A Dictionary of Music and Musicians/Bassi, Luigi

1502695A Dictionary of Music and Musicians — Bassi, LuigiMary Catherine Hamilton


BASSI, Luigi, born at Pesaro 1766, died at Dresden 1825. An eminent baritone singer, first appeared on the stage in women's parts at the age of thirteen; a pupil of Laschi at Florence. In 1784 he went to Prague, where he made a great reputation, especially in Paisiello's 'Re Teodoro,' and 'Barbiere di Siviglia,' and Martini's 'Cosa rara.' Mozart wrote the part of Don Juan for him.[1] He is said to have asked Mozart to write him another air in place of 'Fin c'han dal vino' in Don Juan, but Mozart replied 'Wait till the performance: if the air is not applauded, I will then write you another.' A hearty encore settled the question. He is also said to have induced Mozart to rewrite 'La ci darem' five times to suit him. But these stories are probably mere legends of Mozart's good humour. In 1806 Bassi left Prague in consequence of the war. For some years he was in the pay of Prince Lobkowitz, Beethoven's friend, appearing occasionally in public in Vienna; but in 1814 he returned to Prague, when Weber had the direction of the opera, and in 1815 was called to Dresden as a member of the Italian company there, but shortly afterwards became manager of the opera instead, and died there in 1825. Bassi was gifted with a fine voice, even throughout the register, a prepossessing appearance, and considerable dramatic ability. He is not to be confounded with Nicolo or Vincenzo Bassi.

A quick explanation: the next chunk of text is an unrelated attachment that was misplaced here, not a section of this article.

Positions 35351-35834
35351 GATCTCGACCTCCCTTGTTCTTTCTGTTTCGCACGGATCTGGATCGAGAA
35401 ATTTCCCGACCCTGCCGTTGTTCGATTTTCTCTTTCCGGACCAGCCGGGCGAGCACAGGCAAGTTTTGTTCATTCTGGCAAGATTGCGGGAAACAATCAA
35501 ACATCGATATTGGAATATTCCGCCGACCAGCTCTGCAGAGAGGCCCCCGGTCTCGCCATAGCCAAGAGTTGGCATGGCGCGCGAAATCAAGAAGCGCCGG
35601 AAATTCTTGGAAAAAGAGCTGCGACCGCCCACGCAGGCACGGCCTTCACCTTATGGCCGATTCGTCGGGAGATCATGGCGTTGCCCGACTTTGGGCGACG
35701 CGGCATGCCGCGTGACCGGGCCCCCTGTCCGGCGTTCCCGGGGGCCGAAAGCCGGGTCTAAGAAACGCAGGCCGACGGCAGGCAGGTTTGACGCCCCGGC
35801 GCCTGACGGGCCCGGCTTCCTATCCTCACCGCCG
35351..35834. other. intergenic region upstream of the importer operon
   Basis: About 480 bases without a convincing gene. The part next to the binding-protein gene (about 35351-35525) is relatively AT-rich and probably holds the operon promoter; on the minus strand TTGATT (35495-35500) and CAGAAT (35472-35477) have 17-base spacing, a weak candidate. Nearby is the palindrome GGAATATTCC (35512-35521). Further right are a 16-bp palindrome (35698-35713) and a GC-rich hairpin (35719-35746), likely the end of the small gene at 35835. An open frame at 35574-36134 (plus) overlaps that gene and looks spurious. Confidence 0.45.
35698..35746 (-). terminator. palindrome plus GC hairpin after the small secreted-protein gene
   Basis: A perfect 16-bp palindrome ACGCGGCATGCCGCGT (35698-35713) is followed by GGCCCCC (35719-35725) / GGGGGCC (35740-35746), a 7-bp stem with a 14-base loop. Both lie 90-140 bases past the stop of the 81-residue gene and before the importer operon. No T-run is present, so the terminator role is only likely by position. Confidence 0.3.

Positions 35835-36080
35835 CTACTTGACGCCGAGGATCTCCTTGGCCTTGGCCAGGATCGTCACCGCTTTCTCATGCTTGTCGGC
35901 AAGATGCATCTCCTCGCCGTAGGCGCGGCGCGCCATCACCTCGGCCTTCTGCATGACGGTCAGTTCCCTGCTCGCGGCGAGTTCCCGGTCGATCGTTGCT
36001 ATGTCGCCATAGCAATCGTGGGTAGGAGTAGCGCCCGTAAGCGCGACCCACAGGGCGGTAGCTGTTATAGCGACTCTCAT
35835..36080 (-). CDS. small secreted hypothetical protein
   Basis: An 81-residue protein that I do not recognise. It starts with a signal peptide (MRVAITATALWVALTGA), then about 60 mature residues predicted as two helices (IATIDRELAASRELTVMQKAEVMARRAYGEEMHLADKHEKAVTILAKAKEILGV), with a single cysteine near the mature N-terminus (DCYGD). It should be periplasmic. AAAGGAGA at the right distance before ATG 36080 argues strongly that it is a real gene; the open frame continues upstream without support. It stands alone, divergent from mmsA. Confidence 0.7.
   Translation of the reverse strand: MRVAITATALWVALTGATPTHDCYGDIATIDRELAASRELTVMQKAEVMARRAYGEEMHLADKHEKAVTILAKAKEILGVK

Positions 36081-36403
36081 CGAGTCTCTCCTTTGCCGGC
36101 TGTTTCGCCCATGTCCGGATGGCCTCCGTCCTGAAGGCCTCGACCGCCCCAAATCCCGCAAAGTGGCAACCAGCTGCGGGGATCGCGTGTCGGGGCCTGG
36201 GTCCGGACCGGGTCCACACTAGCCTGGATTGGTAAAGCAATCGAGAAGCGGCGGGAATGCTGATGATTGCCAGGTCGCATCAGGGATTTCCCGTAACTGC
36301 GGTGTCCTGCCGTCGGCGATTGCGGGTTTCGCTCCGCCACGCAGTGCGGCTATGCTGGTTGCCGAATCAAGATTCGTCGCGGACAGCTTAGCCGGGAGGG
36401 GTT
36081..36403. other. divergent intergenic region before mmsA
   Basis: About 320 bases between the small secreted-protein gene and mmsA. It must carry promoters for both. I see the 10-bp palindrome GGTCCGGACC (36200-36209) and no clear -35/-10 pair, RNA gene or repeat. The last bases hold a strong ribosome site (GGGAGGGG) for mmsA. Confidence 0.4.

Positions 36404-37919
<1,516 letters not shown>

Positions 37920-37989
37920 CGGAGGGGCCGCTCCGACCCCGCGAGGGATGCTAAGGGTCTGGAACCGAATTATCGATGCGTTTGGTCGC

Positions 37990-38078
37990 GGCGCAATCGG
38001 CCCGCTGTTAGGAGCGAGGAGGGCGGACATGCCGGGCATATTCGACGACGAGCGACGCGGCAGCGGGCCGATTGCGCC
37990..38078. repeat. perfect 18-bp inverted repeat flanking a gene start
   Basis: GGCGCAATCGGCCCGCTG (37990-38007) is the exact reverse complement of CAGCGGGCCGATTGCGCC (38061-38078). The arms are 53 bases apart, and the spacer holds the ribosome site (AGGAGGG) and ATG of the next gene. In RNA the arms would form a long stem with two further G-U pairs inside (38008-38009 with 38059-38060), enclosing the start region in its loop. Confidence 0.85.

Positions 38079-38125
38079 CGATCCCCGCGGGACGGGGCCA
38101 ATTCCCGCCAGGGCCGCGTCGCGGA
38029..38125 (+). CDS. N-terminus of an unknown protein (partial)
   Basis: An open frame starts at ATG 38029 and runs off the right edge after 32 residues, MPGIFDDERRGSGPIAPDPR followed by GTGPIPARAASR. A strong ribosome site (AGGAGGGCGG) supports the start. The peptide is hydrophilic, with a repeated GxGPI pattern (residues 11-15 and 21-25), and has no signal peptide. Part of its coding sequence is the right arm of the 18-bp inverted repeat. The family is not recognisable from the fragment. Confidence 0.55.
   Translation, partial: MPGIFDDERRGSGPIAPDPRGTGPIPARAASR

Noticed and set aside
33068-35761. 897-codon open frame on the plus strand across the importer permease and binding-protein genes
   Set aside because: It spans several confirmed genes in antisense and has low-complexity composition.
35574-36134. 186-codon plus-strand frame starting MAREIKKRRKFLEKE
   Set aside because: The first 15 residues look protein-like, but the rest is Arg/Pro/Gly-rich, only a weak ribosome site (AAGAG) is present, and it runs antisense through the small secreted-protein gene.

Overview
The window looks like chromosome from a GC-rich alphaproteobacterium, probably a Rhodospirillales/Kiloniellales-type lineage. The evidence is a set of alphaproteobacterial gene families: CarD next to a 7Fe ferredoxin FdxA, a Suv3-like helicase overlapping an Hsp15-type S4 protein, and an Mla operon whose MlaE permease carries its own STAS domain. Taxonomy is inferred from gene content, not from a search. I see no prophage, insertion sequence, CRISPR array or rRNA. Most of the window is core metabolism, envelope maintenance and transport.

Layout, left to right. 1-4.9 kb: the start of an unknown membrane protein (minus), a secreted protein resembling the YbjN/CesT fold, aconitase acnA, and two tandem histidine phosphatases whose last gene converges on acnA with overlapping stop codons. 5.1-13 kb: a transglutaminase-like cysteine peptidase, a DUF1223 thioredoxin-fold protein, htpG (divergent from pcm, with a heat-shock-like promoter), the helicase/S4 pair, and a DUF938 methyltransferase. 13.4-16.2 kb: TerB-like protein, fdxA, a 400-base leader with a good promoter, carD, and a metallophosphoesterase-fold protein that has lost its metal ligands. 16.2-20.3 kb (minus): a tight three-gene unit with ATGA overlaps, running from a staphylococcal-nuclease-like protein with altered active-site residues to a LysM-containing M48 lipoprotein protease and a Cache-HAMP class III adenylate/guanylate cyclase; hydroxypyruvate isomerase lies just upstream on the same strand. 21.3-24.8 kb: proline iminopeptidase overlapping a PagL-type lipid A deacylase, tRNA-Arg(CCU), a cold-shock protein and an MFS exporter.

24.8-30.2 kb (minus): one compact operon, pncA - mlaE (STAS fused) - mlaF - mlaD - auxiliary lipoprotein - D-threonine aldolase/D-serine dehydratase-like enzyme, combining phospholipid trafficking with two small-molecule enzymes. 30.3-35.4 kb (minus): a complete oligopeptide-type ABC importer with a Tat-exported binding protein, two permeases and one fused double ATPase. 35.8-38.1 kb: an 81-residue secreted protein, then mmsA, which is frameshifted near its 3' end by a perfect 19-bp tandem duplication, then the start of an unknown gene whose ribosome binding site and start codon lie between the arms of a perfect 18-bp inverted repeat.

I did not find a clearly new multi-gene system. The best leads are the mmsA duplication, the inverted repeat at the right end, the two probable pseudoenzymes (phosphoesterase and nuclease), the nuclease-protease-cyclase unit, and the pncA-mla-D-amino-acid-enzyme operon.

1. Bassi is usually said to have been also the orginal Almaviva in Figaro; but this is incorrect, Mandini was the first. See Jahn's 'Mozart' (2nd ed.) ii. 243.